Forbes India Showstoppers 2022-23

22 for 2022: The big trillion-dollar tech meltdown

Experts expected tech demand will remain as strong as it was during Covid but that belief quickly came undone, and 'big tech' lost trillions of dollars in market value

Harichandan Arakali
Published: Dec 20, 2022 10:57:48 AM IST
Updated: Dec 28, 2022 03:09:17 PM IST

22 for 2022: The big trillion-dollar tech meltdownTech stocks led a rout in the world’s biggest stock markets in 2022. Illustration by Chaitanya Surpur

In the world of tech, 2022 was the year when the world’s biggest technology companies lost trillions of dollars in market value. Coming on the heels of the disruption to the global economy from the Covid pandemic, Russia’s invasion of Ukraine, rising inflation—and, as a result, central banks beginning to raise interest rates—all had investors worried.

Escalating tensions between the US and China was another concern.

Tech stocks led a rout in the world’s biggest stock markets in 2022.

By mid-October, seven of the biggest tech companies, of which Facebook, Apple, Amazon, Netflix and Google, sometimes referred to as FAANG, plus Tesla, had lost more than $3 trillion in their combined market value. Google and Microsoft had lost roughly $700 billion each, and Facebook, now Meta, $600 billion.

About a month later, it got worse, with Amazon becoming the first public company—not just a tech business—to lose a trillion dollars in market value. Bloomberg reported on November 12 that the ecommerce and cloud computing giant’s market value had gone from $1.88 trillion to $879 billion. Microsoft wasn’t far behind, having lost $889 billion, Bloomberg reported.

22 for 2022: The big trillion-dollar tech meltdown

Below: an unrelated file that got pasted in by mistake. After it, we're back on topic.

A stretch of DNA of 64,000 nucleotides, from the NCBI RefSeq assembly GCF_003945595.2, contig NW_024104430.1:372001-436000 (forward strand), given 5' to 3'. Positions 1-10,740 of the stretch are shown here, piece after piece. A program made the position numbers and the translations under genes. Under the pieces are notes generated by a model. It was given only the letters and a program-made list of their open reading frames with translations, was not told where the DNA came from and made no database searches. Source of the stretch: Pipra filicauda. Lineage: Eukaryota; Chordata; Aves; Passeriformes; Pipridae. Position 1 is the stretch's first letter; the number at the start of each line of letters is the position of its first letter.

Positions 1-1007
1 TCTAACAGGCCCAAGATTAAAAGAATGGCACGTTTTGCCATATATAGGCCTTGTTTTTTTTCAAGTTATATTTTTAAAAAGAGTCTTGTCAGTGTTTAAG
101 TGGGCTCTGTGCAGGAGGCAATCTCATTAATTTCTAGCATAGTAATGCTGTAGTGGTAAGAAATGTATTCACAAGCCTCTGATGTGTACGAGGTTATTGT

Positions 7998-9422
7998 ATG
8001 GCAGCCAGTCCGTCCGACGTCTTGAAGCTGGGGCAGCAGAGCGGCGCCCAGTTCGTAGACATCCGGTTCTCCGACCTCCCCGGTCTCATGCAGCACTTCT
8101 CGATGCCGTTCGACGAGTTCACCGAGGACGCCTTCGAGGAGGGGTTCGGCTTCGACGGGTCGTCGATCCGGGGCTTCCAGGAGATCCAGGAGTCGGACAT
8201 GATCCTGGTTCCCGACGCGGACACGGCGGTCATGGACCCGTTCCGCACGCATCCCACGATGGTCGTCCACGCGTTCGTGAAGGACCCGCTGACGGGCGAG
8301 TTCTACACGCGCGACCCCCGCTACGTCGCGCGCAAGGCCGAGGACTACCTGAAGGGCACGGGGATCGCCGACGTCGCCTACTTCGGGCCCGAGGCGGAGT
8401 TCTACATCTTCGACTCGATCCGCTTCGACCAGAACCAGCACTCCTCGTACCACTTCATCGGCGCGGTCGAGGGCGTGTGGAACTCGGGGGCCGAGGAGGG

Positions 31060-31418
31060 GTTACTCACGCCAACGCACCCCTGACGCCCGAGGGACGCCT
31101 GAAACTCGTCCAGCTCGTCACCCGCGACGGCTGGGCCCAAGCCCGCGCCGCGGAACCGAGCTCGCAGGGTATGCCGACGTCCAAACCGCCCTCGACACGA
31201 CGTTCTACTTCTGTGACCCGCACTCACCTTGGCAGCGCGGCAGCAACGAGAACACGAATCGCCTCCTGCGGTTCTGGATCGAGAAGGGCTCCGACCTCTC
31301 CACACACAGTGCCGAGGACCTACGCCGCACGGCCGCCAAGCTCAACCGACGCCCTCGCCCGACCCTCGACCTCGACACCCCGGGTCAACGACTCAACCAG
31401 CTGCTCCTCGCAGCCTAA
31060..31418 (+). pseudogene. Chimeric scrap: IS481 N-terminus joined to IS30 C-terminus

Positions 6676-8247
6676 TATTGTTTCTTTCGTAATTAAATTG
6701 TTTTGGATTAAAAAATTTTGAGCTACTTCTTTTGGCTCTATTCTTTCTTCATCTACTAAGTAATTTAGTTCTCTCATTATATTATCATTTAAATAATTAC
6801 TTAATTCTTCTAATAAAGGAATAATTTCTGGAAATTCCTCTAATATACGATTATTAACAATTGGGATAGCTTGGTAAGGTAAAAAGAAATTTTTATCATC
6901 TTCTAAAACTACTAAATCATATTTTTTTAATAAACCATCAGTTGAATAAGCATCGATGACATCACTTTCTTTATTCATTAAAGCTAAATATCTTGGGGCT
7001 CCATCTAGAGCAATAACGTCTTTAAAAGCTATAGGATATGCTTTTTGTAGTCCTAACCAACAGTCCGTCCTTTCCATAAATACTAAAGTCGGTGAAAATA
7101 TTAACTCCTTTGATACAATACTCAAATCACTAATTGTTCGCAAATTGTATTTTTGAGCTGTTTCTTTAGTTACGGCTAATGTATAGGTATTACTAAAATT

Meta Platforms CEO Mark Zuckerberg on November 9 announced the company is laying off 11,000 employees, accounting for about 13 percent of its workforce, in a cost-cutting measure. This “last-resort” measure became necessary because the prediction, at the beginning of Covid, that the accelerated shift to online would be permanent, turned out to be wrong, Zuckerberg said in a blog post.

“Not only has online commerce returned to prior trends, but the macroeconomic downturn, increased competition, and ads signal loss have caused our revenue to be much lower than I’d expected. I got this wrong, and I take responsibility for that,” he said.

In the second week of December, as this copy goes to print, those market values aren’t much different. Meta Platforms, Facebook’s parent company, has lost two-thirds of its value from the beginning of the year. Tesla, for example, was lower as of December 7, than in October—the company has seen recalls in China and CEO Elon Musk is also running Twitter, which he purchased.

Only Apple, is relatively unscathed, as demand for its entire product portfolio remains strong, while Covid-related disruptions to manufacturing in China have hurt its sales. The company had lost about 22 percent of its market value as of December 7, from the beginning of the year.

In India too, the biggest tech names, the top IT services companies, all saw their market caps eroded.

The share price of the biggest company, Tata Consultancy Services, for example, fell from more than Rs 4,000 on January 17 to less than Rs 3,000 on July 15. Infosys, the next biggest, lost more than a quarter of its value in roughly the same period.

Also read: Layoffs hit Silicon Valley as Meta plans to cut workforce

The stocks have recovered somewhat, because, despite clients looking to tighten spending, demand for their services continued to be strong.

“While concerns around the economic outlook persist, our demand pipeline is strong as clients remain confident in our ability to deliver the value they seek, both on the growth and efficiency of their businesses,” Infosys CEO Salil Parekh said in a statement on October 14, releasing the company’s fiscal second-quarter results.

Watch here: Rewind 2022: Year in Review All Major Events That Happened This Year

As a result, Infosys was raising its revenue guidance for the full year that ends on March 31, 2023, he said.

Overall, the IT services stocks are still trading between about 12 percent (TCS) and 43 percent (Wipro) lower, from the beginning of 2022, at close of Mumbai trading on December 7. And the current quarter’s numbers and the companies’ commentary on the outlook for 2023 are keenly anticipated,


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